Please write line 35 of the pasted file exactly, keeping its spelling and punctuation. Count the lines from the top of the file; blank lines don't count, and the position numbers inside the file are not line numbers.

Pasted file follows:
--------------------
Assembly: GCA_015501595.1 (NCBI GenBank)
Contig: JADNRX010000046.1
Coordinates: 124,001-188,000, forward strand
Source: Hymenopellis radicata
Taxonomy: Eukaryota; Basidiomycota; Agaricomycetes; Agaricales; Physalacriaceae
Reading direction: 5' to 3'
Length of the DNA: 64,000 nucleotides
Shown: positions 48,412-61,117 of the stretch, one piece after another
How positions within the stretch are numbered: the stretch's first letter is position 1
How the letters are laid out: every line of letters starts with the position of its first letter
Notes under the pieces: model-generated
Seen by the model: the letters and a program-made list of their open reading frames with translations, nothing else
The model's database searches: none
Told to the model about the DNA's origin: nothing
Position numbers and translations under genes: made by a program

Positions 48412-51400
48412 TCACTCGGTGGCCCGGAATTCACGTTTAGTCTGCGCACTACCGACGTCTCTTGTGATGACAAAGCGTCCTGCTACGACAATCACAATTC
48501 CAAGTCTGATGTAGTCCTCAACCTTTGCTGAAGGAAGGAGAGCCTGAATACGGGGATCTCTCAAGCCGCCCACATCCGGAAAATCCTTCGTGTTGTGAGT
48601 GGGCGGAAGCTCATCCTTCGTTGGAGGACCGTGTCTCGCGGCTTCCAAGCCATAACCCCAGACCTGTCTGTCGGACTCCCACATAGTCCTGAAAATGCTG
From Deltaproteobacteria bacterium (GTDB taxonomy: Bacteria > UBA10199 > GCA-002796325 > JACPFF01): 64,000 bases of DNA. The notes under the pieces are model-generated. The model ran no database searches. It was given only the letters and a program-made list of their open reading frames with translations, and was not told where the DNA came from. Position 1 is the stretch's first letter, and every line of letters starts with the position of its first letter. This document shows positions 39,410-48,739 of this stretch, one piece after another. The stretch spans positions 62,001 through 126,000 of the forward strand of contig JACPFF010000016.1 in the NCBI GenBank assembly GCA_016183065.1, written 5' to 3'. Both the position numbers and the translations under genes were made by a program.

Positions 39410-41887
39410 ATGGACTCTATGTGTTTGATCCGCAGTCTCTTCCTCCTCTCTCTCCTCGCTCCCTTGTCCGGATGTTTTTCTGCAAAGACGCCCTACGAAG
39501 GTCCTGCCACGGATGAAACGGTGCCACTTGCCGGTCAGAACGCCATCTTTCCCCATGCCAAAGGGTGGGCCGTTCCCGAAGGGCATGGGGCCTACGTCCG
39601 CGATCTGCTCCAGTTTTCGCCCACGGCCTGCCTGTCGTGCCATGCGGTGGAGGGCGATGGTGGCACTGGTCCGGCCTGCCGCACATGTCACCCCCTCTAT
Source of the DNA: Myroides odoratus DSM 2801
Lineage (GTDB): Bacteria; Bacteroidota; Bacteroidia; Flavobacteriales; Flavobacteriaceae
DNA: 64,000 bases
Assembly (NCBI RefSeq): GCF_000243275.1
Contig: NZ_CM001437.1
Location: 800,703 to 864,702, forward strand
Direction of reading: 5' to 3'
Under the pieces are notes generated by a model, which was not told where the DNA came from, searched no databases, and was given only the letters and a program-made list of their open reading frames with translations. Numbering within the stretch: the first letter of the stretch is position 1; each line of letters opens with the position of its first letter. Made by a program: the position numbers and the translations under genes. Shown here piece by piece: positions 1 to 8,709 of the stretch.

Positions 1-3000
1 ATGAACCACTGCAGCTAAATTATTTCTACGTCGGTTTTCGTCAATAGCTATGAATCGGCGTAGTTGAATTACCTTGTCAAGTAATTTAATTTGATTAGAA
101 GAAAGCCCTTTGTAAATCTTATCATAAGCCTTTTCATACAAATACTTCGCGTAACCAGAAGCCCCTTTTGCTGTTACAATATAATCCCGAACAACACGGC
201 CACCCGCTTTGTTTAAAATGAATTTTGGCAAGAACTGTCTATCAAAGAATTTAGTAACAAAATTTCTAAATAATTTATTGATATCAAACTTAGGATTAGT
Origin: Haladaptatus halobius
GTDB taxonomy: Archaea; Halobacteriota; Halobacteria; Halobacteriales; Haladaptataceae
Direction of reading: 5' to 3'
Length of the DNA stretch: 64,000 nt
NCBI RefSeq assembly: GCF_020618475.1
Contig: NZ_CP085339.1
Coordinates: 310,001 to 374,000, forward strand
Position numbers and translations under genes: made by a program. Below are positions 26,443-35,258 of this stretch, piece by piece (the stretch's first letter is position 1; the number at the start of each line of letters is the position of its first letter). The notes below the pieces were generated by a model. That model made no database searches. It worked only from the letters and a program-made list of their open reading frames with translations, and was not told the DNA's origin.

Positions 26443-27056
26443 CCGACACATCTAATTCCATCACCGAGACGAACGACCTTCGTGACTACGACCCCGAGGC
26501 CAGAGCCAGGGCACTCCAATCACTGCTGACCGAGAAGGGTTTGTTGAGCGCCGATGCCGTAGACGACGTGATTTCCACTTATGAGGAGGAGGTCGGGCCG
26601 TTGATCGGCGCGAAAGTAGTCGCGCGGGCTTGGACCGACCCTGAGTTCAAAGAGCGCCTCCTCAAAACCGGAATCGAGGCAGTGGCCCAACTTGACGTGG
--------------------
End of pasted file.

101 GAAAGCCCTTTGTAAATCTTATCATAAGCCTTTTCATACAAATACTTCGCGTAACCAGAAGCCCCTTTTGCTGTTACAATATAATCCCGAACAACACGGC